I hear the chatter and squeals of children coming from over the back fence in the middle of a spring day in the middle of the week while out front, in the street, there’s a parade of kids on tricycles, scooters and bikes. It’s maybe 1 p.m., and normally — remember normal? — they’d all be in school or day care.
The kids in the parade sound joyous and they look happy as ducklings, but the parents escorting them look somber. And with good reason. We’re going through a time of worry and fear that we’ve never experienced before — far worse than the Cuban missile crisis of 1962 or the attacks of Sept. 11, 2001.
We spot our neighbors who have kids and yell, “How ya doin’?” They answer with shrugs and, “What can you do?” You would like to offer help — maybe conduct an art class for the little kids in your backyard when weather allows — but that’s probably not welcome, and you probably shouldn’t even suggest it.
We are social distancing, per instruction of public health experts, in the hopes of slowing the spread of COVID-19. We are so behind on testing for the virus — a terrible failing of the nation’s biomedical infrastructure and political leadership — that the social distancing seems to be the only thing that makes sense now.
As I write this at home, the window near my desk is open, and here come more children with their mothers, the kids chattering like chipmunks as they stroll down the sidewalk. I’d like to offer them the oatmeal raisin cookies that came from the bakery where my daughter works. She had to clear out the shelves and pantry because the owners decided to shut the place for a while. But the cookies will stay here. I can’t open the front door and offer treats.
The other day, when I heard the chatter and squeal, it brought back a memory of a kind of quarantine that was imposed on me when I was a kid.
In a scrapbook somewhere there’s a yellow report card that shows I missed 42 days of school in the 1962-1963 school year. It was second grade and childhood infections came at me in a rush, starting in November.
First, there was tonsillitis. In those days, the solution was a tonsillectomy. My father drove me to a hospital and within an hour or two, I was in an operating room with blue wainscot walls, harsh light from round lamps, doctors and nurses in masks and gowns. The room smelled like chemicals.
“Now, Daniel, count backwards from 10, like they do for the astronauts,” a man, probably the anesthesiologist, said. Someone put a rubber mask over my mouth and nose.
“Ten, nine, eight … ” I didn’t get far into the countdown. The room started spinning and swirled into black. I woke up in a ward with screaming children — kids with maladies unknown, kids in pain, nurses tending to them. The TV was tuned to cartoons: “Rocky and Bullwinkle,” “Huckleberry Hound.” I was drowsy but couldn’t sleep. I ate ice cream. I went home the next day.
But the screaming children’s ward had probably given me an infection.
The order eludes memory now, but the mumps, measles and chickenpox all decided to invade in succession. The measles might have been the worst of it. It was — and still is — one of the most contagious diseases. My parents confined me to a bedroom, and my mother kept the shades pulled. No sunlight slipped into the room for a couple of weeks. Parents apparently used to do this to keep measles from leaving their children blind. Though blindness is associated with measles, keeping a kid in the dark is not considered a way to prevent it.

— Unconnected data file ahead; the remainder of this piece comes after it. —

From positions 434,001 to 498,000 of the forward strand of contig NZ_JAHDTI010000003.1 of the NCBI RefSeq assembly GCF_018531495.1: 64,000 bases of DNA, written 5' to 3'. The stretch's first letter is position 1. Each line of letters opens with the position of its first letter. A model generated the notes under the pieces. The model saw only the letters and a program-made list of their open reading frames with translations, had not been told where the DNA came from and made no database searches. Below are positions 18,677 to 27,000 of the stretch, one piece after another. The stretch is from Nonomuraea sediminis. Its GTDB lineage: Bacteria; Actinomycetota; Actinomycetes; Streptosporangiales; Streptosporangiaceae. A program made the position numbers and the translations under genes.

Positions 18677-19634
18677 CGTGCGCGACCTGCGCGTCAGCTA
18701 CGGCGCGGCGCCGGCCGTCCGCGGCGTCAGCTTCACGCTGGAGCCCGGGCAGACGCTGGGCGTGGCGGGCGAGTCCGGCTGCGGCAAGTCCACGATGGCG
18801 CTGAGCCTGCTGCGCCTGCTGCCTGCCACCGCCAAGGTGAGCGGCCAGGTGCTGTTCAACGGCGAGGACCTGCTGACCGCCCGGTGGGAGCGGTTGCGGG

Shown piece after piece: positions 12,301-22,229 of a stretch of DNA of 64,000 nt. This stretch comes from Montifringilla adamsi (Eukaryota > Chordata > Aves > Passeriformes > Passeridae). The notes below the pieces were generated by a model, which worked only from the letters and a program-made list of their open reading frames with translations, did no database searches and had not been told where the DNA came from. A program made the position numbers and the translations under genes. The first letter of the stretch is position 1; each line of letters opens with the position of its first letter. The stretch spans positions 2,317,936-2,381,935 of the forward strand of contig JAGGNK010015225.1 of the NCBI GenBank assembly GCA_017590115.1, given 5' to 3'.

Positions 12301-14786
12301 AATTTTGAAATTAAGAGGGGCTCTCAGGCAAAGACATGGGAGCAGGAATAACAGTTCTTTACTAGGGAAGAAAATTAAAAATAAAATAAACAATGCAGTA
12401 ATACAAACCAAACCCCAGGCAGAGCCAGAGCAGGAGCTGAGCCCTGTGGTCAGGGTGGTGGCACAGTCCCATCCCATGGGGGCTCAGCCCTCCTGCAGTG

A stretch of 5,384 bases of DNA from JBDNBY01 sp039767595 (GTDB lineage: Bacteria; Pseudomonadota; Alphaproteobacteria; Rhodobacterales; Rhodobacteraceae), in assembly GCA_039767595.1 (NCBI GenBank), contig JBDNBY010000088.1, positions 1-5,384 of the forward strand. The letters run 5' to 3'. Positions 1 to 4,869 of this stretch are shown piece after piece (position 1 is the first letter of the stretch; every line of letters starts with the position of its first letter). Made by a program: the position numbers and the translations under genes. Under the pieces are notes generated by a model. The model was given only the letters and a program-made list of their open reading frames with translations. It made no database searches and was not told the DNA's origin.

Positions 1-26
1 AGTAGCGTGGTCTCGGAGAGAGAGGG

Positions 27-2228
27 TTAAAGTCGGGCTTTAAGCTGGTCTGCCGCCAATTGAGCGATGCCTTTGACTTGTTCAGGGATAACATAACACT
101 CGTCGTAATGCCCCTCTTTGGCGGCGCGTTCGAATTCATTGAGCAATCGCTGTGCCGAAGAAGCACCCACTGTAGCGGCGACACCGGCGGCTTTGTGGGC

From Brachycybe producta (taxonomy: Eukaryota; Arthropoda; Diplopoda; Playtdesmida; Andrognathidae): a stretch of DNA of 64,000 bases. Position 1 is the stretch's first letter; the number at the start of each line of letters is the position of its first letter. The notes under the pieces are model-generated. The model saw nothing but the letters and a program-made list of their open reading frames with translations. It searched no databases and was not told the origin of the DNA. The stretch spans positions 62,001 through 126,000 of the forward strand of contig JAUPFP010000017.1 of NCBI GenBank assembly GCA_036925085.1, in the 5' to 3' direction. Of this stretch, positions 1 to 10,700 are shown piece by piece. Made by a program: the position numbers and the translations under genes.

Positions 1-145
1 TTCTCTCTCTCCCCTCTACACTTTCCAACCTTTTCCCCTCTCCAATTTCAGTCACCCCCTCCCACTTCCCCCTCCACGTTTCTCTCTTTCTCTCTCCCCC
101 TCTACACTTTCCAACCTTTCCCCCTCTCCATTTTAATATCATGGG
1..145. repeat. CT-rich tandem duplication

At the time, I felt special in a weird and scary way — being kept isolated, with no visitors, and in the dark. I didn’t see my brother for a month.
I got measles just before the measles vaccination program started. Prior to 1963, an estimated 3 to 4 million people got measles each year in the U.S., according to the Centers for Disease Control and Prevention. “Among reported cases,” the CDC says, “400 to 500 died, 48,000 were hospitalized, and 1,000 developed encephalitis (brain swelling) from measles.”
So I was lucky.
I missed a lot of school. I missed playing outside with other kids, and hearing their chatter and squeals through the windows made it worse. I got terribly bored and probably bratty at some point.
My second-grade teacher, Mrs. Kenneally with her cat-eye glasses, sent home schoolwork, and she even visited me once. My mother, Rose, stayed close and comforting through it all, feeding me, bringing me juice and pills and comic books.
Did she worry about getting the measles from me? I never thought to ask her.
I’ve tried to imagine her face in the dark bedroom all those years ago, when Rose would have been in her late 40s. Maybe the darkness cloaked it, but, during all that time, I don’t remember her ever looking worried. And that, I later learned, was one of the toughest parts about being a parent. It’s the toughest part right now: Staying strong through a hard time, taming your worries and fears so that your kids don’t feel that the world you’ve built for them is falling apart.
ABOUT THE WRITER
Dan Rodricks is a long-time columnist for the Baltimore Sun.
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